Oceans at Dire Risk, Team of Scientists Warns

By DAVID JOLLY

June 21, 2011

The state of the oceans is declining far more rapidly than most pessimists had expected, an international team of experts has concluded, increasing the risk that many marine species — including those that make coral reefs — could be extinct within a generation.

The scientists, who gathered in April at the University of Oxford, cited the cumulative impact of the stresses on the oceans, which include ocean acidification related to growing carbon dioxide emissions, a global warming trend that is reducing the polar ice caps, pollution and overfishing.

‘‘This examination of synergistic threats leads to the conclusion that we have underestimated the overall risks and that the whole of marine degradation is greater than the sum of its parts, and that degradation is now happening at a faster rate than predicted,’’ they wrote in the report, released on Monday.

The April workshop, organized by the International Program on the State of the Ocean in concert with the International Union for Conservation of Nature, brought scientists from a broad range of disciplines together to talk about the problems in the marine environment and what steps can be taken to arrest the collapse of ocean ecosystems.

Chris Reid, a professor of oceanography at the Marine Institute of Plymouth University who took part in the workshop, described the report as ‘‘a synthesis of existing work.’’ ‘‘When we added it all up, it was clear that we are in a situation that could lead to major extinctions of organisms in the oceans,’’ he said by telephone.

The scientists said that studies of the earth’s past have indicated that global warming, ocean acidification and hypoxia, or reduced oxygen content in the seas, are three symptoms of a disturbance in the carbon dioxide cycle that have been ‘‘associated with each of the previous five mass extinctions on Earth.’’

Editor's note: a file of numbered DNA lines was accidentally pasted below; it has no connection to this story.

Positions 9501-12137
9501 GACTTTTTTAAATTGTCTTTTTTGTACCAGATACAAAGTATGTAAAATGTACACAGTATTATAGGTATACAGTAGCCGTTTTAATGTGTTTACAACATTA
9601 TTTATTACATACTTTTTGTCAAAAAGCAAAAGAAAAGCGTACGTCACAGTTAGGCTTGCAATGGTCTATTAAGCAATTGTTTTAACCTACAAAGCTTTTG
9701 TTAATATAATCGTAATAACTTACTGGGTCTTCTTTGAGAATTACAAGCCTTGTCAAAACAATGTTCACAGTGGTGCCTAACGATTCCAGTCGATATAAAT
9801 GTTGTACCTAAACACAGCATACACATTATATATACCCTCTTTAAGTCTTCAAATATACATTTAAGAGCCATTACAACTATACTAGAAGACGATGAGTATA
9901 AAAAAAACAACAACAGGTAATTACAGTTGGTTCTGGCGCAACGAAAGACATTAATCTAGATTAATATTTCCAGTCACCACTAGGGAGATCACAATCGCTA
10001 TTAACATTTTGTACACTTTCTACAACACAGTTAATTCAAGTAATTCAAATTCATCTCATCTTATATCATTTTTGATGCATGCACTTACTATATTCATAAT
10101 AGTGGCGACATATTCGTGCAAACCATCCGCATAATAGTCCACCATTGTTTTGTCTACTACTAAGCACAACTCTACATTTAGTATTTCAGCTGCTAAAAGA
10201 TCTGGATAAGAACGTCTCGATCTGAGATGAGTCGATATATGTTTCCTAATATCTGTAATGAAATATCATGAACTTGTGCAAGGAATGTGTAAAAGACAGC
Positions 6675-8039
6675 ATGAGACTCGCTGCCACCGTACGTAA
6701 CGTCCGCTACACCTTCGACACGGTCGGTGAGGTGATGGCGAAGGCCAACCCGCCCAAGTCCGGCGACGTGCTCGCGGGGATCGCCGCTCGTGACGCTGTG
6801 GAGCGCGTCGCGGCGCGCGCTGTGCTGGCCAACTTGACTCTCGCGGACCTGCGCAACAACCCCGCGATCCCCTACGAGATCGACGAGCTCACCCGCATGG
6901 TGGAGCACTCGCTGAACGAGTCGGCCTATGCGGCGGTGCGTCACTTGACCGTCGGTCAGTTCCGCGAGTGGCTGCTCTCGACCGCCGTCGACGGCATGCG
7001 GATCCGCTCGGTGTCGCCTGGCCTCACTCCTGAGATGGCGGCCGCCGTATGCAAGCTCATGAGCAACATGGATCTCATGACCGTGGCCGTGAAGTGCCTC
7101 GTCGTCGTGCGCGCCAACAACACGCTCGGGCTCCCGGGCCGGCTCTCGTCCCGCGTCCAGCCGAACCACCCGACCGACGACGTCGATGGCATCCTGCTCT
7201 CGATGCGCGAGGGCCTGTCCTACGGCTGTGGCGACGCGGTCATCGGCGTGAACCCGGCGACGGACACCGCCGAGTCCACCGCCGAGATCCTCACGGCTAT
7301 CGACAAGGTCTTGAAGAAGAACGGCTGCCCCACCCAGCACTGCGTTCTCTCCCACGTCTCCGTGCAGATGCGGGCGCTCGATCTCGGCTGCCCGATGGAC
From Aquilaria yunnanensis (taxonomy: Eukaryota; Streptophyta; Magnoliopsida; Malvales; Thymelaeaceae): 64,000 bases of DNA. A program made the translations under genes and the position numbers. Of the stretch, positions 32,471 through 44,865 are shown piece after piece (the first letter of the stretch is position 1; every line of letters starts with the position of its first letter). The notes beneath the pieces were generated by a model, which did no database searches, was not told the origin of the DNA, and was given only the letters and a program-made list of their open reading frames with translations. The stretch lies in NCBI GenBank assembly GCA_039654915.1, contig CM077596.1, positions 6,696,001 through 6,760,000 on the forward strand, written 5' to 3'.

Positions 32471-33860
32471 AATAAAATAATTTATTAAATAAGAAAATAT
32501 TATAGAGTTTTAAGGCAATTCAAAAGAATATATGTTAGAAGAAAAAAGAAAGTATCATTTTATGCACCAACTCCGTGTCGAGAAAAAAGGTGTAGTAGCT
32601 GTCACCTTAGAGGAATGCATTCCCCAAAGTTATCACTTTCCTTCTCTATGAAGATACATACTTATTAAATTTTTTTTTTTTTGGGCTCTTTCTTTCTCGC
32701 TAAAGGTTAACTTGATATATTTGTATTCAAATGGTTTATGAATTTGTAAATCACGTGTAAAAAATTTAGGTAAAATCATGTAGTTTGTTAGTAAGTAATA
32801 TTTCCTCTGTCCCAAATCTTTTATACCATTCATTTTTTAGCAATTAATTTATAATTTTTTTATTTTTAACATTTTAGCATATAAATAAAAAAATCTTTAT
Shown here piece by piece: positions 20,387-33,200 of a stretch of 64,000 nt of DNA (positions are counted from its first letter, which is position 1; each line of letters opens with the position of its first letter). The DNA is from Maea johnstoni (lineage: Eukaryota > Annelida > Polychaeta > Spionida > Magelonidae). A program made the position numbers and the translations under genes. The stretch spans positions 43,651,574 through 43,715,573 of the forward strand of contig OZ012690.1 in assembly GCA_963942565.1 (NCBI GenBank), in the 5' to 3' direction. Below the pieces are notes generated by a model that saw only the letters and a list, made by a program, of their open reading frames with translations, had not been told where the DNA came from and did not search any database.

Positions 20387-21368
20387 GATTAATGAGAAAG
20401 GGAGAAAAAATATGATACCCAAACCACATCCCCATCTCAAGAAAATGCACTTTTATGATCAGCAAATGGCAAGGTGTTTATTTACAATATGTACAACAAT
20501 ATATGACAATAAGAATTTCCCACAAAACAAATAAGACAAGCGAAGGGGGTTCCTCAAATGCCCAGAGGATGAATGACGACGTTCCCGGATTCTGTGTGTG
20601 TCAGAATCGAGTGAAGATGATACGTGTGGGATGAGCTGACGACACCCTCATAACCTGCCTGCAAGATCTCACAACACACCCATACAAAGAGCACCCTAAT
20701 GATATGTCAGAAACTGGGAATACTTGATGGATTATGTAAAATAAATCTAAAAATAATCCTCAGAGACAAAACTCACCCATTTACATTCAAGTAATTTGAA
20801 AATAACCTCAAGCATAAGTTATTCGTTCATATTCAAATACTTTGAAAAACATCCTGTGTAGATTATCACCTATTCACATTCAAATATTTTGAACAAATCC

While speaking in the measured language of science, the report calls for a complete rethinking of humans’ relationship with the oceans. ‘‘It is clear that the traditional economic and consumer values that formerly served society well, when coupled with current rates of population increase, are not sustainable,’’ it said.

“Deferring action will increase costs in the future leading to even greater losses of benefits,” the scientists added.

They warned that in addition to steep declines in the populations of many commercially important commercial species, the oceans are at risk for ‘‘an unparalleled rate of regional extinctions of habitat types,’’ including mangroves and seagrass meadows. ‘‘We now face losing marine species and entire marine ecosystems, such as coral reefs, within a single generation,’’ the report said.

Mr. Reid said corals were particularly at risk because they were suffering both from the bleaching effect caused by rising sea temperatures and from acidification, which deprive the tiny organisms of the calcium carbonate they need to build their homes.

The authors call for immediate action to take the pressure off ocean ecosystems, including measures to reduce carbon dioxide emissions and ‘‘coordinated and concerted action’’ by governments in national waters and on the high seas to enact sustainable fisheries polices and reduce pollution.

They also called on the United Nations Security Council and General Assembly to create a global body that would have the power to ensure compliance with the United Nations Convention on the Law of the Sea and other statutes and treaties and to establish new rules and procedures for acting in “a precautionary manner.’’

Mr. Reid said that action by the United Nations was vital because there was effectively no protection at all for most of the ocean.

‘‘Once you’re outside the 200-mile limits of the nation states, it’s an open field,’’ he said. ‘‘So we’re calling for the U.N. and national governments to come up with some kind of agreement to protect the open oceans. At the moment, we’re not doing anything in the oceans sustainably.’’